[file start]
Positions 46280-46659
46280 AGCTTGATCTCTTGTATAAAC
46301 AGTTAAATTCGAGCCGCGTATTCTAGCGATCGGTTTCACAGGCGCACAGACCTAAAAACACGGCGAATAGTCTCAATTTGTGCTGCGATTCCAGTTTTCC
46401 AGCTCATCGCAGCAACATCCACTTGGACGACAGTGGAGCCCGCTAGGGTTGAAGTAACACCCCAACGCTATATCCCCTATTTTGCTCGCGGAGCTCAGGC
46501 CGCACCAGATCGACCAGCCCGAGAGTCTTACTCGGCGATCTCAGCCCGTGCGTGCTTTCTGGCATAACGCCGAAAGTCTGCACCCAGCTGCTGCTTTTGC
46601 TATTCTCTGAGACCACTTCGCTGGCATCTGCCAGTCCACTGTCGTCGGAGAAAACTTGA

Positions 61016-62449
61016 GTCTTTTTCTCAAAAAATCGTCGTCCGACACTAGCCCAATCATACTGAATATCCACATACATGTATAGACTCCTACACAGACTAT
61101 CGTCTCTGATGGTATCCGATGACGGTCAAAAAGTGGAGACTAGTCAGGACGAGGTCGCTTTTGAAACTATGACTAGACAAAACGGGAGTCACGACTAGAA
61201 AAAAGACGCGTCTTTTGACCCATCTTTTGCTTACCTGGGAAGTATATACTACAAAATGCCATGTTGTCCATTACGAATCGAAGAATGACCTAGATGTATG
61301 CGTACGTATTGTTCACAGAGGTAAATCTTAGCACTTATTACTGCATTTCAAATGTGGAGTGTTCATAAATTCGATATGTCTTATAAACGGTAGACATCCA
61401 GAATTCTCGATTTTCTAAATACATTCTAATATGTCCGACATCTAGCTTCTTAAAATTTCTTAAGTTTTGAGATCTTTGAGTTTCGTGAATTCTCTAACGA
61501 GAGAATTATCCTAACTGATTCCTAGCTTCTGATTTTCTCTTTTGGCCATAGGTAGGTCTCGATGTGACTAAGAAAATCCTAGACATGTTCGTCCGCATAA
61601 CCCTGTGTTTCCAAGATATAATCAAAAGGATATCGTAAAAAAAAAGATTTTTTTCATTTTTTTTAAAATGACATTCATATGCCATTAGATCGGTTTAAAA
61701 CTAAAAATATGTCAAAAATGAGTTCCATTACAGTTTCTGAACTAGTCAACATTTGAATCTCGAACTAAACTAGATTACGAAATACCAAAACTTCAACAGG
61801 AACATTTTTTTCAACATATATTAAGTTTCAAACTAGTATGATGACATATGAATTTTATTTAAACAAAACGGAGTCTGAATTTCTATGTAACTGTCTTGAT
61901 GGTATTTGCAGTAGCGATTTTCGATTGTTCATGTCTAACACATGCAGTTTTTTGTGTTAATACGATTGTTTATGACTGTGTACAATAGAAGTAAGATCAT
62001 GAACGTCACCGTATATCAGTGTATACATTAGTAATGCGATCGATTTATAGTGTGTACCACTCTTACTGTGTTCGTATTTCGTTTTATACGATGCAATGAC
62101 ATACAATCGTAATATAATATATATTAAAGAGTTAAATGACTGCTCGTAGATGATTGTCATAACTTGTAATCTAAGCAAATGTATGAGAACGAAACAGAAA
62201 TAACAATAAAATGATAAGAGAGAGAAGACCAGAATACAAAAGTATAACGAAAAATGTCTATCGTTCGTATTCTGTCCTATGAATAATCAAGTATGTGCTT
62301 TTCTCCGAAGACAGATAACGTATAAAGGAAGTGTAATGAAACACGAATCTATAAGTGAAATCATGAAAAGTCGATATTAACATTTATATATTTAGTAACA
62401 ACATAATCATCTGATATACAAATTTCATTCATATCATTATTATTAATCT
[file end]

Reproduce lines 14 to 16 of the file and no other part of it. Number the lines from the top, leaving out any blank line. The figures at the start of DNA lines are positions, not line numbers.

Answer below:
61601 CCCTGTGTTTCCAAGATATAATCAAAAGGATATCGTAAAAAAAAAGATTTTTTTCATTTTTTTTAAAATGACATTCATATGCCATTAGATCGGTTTAAAA
61701 CTAAAAATATGTCAAAAATGAGTTCCATTACAGTTTCTGAACTAGTCAACATTTGAATCTCGAACTAAACTAGATTACGAAATACCAAAACTTCAACAGG
61801 AACATTTTTTTCAACATATATTAAGTTTCAAACTAGTATGATGACATATGAATTTTATTTAAACAAAACGGAGTCTGAATTTCTATGTAACTGTCTTGAT